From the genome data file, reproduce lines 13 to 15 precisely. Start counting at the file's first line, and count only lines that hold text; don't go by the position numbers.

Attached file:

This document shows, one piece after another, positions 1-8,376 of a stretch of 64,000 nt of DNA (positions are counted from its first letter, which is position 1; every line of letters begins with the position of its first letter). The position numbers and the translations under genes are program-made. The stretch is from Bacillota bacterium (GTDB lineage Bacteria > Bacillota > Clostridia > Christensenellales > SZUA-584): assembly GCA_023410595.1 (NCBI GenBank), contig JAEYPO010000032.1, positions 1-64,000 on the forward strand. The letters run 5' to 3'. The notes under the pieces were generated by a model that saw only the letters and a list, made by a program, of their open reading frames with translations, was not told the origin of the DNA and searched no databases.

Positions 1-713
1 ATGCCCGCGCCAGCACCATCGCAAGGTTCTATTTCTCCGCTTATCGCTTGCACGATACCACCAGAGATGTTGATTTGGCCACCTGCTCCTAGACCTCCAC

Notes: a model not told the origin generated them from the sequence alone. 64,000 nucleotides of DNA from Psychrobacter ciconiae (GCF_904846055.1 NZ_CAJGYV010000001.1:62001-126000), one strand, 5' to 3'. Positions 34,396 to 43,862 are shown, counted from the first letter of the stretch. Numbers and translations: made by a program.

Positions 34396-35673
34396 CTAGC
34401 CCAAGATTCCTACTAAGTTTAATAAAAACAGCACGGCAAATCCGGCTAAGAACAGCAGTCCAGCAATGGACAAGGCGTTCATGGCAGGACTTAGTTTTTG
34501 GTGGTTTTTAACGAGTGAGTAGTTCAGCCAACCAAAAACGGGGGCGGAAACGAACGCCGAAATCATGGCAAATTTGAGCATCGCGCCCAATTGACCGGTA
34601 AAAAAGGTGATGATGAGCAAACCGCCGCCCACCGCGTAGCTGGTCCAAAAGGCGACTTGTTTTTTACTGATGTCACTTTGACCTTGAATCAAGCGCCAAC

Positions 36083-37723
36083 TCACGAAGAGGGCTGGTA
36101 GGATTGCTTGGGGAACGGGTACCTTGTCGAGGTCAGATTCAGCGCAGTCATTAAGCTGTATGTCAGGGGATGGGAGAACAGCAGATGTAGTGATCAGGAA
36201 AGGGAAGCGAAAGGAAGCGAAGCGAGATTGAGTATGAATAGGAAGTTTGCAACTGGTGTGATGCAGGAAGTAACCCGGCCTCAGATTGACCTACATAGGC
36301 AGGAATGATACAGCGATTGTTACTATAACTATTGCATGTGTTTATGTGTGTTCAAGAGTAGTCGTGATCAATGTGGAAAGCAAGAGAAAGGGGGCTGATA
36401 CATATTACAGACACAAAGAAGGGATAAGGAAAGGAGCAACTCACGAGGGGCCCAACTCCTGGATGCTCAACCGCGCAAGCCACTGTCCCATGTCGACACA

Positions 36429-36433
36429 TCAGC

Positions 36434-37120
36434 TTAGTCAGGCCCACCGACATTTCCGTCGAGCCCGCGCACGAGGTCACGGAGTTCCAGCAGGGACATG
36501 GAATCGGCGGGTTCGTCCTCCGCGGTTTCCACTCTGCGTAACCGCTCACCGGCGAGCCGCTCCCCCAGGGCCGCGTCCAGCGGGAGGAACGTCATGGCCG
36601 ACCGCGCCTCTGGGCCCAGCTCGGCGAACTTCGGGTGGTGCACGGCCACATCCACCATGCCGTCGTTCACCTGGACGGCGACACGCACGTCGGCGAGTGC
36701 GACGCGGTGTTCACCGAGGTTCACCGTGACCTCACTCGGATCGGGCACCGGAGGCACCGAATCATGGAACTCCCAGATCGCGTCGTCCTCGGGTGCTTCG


36201 AGGGAAGCGAAAGGAAGCGAAGCGAGATTGAGTATGAATAGGAAGTTTGCAACTGGTGTGATGCAGGAAGTAACCCGGCCTCAGATTGACCTACATAGGC
36301 AGGAATGATACAGCGATTGTTACTATAACTATTGCATGTGTTTATGTGTGTTCAAGAGTAGTCGTGATCAATGTGGAAAGCAAGAGAAAGGGGGCTGATA
36401 CATATTACAGACACAAAGAAGGGATAAGGAAAGGAGCAACTCACGAGGGGCCCAACTCCTGGATGCTCAACCGCGCAAGCCACTGTCCCATGTCGACACA